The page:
Innovation is all around us and sometimes it takes us slowing down to see it or be inspired by it. Watching my kids discover has encouraged me to incorporate more STEAM into my own lifelong learning. STEAM education develops life skills like logical reasoning, collaboration, creativity and communication while building character traits like confidence, self-esteem, imagination, persistence and motivation. These are the very life skills and character traits I am seeing my daughter develop through her interactions with STEAM education.

Without creativity, the world would be a lot less interesting, and without the curiosity to discover, we wouldn’t push ourselves a little more or strive for the impossible. In a world being transformed by innovation, I’m grateful for my kids who are a constant reminder for me to not be afraid to embrace my own creativity, be a little more willing to go down the journey of discovery but most importantly to foster community with those around me.

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Life

#IShannanYou: The Associate Love Story That Has Netflix Viewers Swooning

It’s a classic love story: Boy meets girl, falls madly in love and proposes to her in front of millions on one of 2018’s most popular Netflix shows.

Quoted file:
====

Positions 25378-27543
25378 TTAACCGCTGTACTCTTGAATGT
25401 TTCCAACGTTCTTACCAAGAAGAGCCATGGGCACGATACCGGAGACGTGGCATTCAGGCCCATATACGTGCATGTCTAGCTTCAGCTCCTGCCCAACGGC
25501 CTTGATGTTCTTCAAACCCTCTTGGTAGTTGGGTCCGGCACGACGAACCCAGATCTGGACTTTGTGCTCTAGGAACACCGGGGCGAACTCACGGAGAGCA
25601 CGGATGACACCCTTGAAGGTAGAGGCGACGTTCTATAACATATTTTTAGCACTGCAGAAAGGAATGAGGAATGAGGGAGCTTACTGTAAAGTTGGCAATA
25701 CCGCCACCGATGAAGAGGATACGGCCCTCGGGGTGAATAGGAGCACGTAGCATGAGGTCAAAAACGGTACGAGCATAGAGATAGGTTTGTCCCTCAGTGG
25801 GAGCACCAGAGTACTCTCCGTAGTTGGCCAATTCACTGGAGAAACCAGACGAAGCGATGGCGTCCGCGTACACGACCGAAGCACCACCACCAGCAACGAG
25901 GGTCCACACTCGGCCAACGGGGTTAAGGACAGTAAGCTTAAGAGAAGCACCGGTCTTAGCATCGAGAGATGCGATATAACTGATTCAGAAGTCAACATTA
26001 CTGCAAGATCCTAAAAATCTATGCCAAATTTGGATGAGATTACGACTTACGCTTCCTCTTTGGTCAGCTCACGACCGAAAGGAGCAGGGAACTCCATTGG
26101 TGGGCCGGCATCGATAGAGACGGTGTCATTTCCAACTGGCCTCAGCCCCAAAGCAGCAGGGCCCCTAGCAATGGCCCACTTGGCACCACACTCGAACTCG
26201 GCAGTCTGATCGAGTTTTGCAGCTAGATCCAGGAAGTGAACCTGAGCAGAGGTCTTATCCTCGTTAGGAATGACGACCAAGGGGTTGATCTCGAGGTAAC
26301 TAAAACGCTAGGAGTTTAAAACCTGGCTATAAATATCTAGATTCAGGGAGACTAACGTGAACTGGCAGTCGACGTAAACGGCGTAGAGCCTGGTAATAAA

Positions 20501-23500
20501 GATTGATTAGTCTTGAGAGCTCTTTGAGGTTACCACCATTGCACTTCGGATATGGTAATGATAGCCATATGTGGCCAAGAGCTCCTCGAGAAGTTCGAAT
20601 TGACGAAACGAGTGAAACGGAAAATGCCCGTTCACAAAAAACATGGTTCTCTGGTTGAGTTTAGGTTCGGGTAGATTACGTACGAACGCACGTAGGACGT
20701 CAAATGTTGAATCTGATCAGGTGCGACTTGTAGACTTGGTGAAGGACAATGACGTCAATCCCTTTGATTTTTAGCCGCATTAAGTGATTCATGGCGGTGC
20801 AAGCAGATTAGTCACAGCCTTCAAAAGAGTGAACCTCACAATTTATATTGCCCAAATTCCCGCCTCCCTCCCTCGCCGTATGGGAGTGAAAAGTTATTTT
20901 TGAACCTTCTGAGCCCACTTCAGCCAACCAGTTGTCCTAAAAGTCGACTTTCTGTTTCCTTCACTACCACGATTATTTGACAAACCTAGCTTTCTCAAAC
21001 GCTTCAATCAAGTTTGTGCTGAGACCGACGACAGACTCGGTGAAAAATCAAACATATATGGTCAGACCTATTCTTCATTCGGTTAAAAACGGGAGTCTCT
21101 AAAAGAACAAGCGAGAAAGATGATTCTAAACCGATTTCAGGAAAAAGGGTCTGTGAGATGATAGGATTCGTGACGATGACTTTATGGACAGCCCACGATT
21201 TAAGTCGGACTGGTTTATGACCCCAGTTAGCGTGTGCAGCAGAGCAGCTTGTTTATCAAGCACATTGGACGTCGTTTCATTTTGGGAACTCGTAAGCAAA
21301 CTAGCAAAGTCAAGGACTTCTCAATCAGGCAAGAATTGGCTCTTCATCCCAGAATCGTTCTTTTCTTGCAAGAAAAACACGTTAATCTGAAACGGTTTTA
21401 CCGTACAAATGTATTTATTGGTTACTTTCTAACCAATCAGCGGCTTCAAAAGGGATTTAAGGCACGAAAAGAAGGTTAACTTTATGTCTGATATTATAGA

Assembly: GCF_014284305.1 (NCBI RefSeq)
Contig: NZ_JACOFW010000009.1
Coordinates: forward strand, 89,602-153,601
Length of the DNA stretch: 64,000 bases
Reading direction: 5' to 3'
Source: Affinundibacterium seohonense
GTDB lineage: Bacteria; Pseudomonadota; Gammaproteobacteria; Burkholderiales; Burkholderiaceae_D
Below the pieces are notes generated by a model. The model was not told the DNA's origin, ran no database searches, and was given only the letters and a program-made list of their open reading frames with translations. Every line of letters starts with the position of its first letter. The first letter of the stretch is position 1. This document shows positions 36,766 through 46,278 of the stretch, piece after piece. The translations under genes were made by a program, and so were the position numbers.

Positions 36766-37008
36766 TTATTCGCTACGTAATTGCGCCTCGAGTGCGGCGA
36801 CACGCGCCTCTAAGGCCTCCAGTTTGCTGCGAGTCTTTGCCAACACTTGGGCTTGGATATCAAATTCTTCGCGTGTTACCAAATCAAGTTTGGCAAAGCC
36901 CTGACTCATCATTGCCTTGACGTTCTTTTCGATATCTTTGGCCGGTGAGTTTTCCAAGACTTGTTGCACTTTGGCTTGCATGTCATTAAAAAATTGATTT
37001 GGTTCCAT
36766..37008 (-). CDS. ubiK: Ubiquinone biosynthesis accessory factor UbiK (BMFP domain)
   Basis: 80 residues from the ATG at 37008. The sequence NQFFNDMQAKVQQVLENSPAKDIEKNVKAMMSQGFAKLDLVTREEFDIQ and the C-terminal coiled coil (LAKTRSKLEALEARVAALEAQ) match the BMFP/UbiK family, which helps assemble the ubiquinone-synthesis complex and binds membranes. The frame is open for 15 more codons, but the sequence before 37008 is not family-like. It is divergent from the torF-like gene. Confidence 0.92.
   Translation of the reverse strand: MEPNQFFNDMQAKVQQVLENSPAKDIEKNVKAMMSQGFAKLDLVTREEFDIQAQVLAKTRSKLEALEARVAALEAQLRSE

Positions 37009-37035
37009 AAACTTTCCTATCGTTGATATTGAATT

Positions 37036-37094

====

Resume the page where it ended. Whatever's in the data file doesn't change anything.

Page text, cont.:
Okay, so that’s probably not how it happens for most of us. But, for William and Shannan Mahnken, it’s all part of their real-life love story that started five years ago after they met at a Walmart assistant store manager training session in Woodstock, Georgia.

The Netflix reality show reboot, “Queer Eye,” has taken pop culture by storm. The show’s “Fab Five” – Jonathan, Karamo, Tan, Antoni and Bobby – have won over viewers’ hearts across America by taking the show beyond its basic premise and diving into conversations about identity and self-confidence that inspire viewers and participants alike.

Before Shannan submitted William to be one of the makeover contestants on the show’s second season, the grocery department manager was a shy aspiring actor and screenwriter who named ’90s sitcom character Frasier Crane as his style icon. In his own words, “I was hiding behind my beard and all that hair.”